The Honda NSX is no more, for now. The final second-generation NSX recently rolled off the line at the Performance Manufacturing Center (PMC) in Marysville, Ohio. It was an Acura NSX Type S in Gotham Gray matte paint, #350 of 350 limited edition units.

The final NSX Type S marks the end of the hybrid-electric sportscar’s run, which began in 2016. Like the original NSX that’s now so revered and collectible, the second-generation NSX didn’t sell very well, and Honda decided to pull the plug after six years of production in the US. The Type S, announced in August 2021, was the car’s last hurrah.

The fastest and most capable Honda ever built was limited to 350 units, with the lion’s share (300 units) reserved for America, where it wears the Acura badge. The 3.5 litre twin-turbo V6 was given new turbochargers from the NSX GT3 Evo race car, increasing boost pressure by 5.6% to 1.11 bar. Higher-flow fuel injectors and revised intercoolers dissipate 15% more heat. All in, the ICE pushed out an extra 20 PS and 50 Nm of torque at 527 PS/600 Nm.

The three electric motors (two torque-vectoring units in front, one at the rear) remained, but the Intelligent Power Unit (IPU) lithium-ion battery was more efficient, allowing for a 20% increase in capacity and a 10% jump in output. The changes allowed Honda to retune the motors for increased performance in all situations. Total output jumped 27 PS and 22 Nm to 608 PS/667 Nm.

The nine-speed dual-clutch transmission was also tweaked, now sporting a Rapid Downshift feature that allowed the driver to skip several gears by simply holding down the left paddle. The reprogramming enabled the clutches to engage up to 50% faster for quicker upshifts in Sport and Sport+ modes, along with more instant automatic downshifts in Sport+. In Track mode, drivers can downshift earlier into corners thanks to a 1,500 rpm increase in the rev threshold.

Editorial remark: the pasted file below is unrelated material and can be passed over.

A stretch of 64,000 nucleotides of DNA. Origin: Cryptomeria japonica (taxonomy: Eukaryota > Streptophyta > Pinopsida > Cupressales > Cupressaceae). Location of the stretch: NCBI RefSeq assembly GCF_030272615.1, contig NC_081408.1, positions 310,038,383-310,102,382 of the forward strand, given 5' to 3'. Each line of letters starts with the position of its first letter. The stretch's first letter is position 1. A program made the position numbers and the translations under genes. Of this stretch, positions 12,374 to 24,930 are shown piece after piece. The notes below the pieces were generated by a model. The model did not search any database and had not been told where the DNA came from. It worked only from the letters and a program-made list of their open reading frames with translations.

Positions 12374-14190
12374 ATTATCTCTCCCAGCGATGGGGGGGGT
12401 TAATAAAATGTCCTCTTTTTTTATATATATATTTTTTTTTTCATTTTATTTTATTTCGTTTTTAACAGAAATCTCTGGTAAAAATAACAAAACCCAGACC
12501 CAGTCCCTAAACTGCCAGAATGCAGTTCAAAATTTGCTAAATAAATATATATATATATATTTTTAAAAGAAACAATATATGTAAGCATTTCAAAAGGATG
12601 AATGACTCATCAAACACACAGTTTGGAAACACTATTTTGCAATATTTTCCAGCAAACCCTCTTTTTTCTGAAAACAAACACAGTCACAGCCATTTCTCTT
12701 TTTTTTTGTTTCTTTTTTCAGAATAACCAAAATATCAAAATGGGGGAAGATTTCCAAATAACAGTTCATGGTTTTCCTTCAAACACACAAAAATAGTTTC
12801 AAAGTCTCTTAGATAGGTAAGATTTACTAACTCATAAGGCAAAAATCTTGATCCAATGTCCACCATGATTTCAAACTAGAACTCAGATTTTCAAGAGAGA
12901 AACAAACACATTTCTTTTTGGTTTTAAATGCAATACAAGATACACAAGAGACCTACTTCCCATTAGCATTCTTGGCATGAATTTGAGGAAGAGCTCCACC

Other changes included a longer electric-only range in Quiet mode, reduced body roll (via retuned dampers) in Sport mode, more aggressive torque vectoring from the Sport Hybrid Super Handling-All Wheel Drive (SH-AWD) system in Sport and Sport+ modes and a more audible engine note in Track mode.

The Type S wears five-split-spoke forged alloy wheels (19-inch at the front, 20-inch at the rear) with an increased negative offset – which widened the track by 10 mm at the front and 20 mm at the rear – and bespoke Pirelli P Zero tyres. Together, they raise lateral grip by 6%. Honda claims that the Type S laps the Suzuka Circuit two seconds faster than the regular NSX.

While still recognisably an NSX, the Type S received a new face. Gone is the blacked-out look, replaced by a sharper nose and a gaping hexagonal air intake. Honda says that the latter directs more air into the radiators, while the smaller sub-radiators are fed by the two additional inlets on either side. Ducts at the corners channel air towards the sides to form an air curtain that reduces wake and allows more air to flow into the intercooler.

At the rear, there’s a larger carbon fibre diffuser that generates more downforce and shifts the aerodynamic balance rearwards. Carbon fibre was used for the front splitter, side skirts, rear spoiler and roof. The Gotham Grey hue seen on #350 replaces the standard clear coat with a matte metallic fifth layer. A Lightweight Package with CF parts and carbon ceramic brakes shaves a further 26.2 kg. Unappreciated today, future classic?

GALLERY: Acura NSX Type S